02-03-2009 02:43 AM | News
PANDI, Bulacan, Philippines -- Philippine health and agriculture officials arrived at a farm in this town near Manila Sunday to begin slaughtering around 6,000 pigs to prevent the spread of the Ebola-Reston virus.
Security was tight with police checkpoints set up in Bulacan province to prevent reporters from getting close to the farm where traces of the non-lethal virus had been detected.
Even houses near the farm were being secured by police to keep outsiders away.
Eric Tayag, head of the National Epidemiology Center, told reporters that an electric stun-gun would be used to kill the pigs after which the carcasses would be burned and then buried.
He said they expected to cull only about 500 pigs Sunday but hoped later to slaughter a thousand a day, to complete the process within a week.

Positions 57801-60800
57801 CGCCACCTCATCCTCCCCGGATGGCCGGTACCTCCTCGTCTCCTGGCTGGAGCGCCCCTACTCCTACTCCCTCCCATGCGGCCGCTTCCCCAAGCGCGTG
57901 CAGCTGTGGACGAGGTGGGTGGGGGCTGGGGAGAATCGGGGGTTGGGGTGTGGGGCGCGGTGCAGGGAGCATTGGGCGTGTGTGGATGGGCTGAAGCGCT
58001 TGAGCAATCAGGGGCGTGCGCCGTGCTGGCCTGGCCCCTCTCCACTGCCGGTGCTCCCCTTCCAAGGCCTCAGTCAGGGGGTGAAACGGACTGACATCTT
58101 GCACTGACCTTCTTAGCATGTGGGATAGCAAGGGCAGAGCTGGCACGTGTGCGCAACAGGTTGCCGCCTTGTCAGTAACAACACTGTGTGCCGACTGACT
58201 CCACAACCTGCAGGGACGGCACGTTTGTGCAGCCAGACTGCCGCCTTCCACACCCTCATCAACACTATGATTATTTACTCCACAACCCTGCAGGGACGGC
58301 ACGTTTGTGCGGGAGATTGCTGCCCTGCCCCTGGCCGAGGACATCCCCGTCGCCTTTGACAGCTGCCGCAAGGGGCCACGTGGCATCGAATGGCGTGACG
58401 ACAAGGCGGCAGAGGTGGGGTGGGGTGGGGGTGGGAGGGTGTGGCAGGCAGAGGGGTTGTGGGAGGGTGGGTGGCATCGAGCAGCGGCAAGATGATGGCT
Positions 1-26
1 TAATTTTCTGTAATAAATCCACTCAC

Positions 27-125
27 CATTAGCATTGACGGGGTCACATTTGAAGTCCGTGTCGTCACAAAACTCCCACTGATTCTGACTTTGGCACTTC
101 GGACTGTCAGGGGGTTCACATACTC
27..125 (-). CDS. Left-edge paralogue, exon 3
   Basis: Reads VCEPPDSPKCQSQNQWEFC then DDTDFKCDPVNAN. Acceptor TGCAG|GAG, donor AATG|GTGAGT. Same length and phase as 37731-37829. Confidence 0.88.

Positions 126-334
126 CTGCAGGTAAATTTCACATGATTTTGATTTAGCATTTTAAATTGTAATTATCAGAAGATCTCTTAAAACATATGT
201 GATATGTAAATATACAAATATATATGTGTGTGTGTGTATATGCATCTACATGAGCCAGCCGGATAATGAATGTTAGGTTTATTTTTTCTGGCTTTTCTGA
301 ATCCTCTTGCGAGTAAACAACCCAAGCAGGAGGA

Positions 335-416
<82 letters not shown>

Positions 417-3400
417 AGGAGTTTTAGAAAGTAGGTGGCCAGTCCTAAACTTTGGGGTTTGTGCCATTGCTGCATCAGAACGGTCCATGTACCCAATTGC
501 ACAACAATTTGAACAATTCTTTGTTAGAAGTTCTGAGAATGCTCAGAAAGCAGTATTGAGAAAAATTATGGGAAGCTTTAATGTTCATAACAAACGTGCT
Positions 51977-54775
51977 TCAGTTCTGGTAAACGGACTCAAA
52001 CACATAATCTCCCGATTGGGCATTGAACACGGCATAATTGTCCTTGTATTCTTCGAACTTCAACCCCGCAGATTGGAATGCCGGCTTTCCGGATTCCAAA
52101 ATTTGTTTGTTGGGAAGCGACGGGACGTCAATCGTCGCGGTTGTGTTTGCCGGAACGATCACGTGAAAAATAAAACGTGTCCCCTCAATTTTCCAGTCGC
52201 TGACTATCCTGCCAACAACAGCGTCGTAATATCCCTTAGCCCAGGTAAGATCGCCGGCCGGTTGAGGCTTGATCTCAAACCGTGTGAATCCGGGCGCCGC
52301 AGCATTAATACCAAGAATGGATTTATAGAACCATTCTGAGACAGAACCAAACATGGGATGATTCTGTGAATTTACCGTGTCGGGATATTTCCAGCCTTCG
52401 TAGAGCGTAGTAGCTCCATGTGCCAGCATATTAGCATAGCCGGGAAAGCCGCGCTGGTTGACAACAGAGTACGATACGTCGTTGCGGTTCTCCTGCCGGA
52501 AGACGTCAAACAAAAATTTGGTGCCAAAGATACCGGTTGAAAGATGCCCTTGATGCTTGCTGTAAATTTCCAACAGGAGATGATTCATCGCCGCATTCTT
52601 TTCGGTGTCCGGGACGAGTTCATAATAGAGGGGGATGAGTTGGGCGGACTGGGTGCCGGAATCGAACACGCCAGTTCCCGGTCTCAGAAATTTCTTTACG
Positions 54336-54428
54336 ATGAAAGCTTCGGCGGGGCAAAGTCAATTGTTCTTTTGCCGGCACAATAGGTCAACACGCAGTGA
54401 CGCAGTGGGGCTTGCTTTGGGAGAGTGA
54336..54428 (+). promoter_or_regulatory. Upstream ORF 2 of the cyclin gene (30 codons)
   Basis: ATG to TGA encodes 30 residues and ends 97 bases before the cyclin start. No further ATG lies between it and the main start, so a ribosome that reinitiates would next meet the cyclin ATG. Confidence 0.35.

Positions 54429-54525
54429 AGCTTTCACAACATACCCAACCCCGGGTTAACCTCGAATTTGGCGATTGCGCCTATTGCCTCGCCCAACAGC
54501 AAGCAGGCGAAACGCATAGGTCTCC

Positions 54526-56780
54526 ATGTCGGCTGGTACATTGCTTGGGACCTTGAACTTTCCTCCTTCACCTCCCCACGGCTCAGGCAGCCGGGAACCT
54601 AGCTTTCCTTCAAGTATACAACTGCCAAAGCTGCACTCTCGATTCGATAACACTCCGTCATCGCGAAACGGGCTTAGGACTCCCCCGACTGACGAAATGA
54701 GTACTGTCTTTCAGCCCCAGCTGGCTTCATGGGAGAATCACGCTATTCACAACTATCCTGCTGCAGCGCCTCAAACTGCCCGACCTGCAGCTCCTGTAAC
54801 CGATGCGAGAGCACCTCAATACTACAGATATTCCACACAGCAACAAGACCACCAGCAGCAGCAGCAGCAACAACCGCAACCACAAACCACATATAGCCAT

Aircraft were prevented from flying over the farm, Tayag said as he turned down a request from a local television station to shoot the scene from the air.
According to the World Health Organization, the strain infecting the pigs is not dangerous to humans, unlike the four deadly Ebola subtypes found in Africa.
The government earlier imposed a quarantine on two farms in Bulacan and Pangasinan provinces after samples found some pigs were carrying the Ebola-Reston strain. It was later found that the spread of the virus was only continuing in the farm in Pandi town, Bulacan province.
The strain was first found in laboratory monkeys exported from the Philippines to the US in 1989.
So far, six farm workers and butchers have been found with the antibodies to Ebola Reston and scientists are still trying to determine if the six caught the virus from pigs.
If such a link is proved it would be the first time humans have contracted the disease from pigs.
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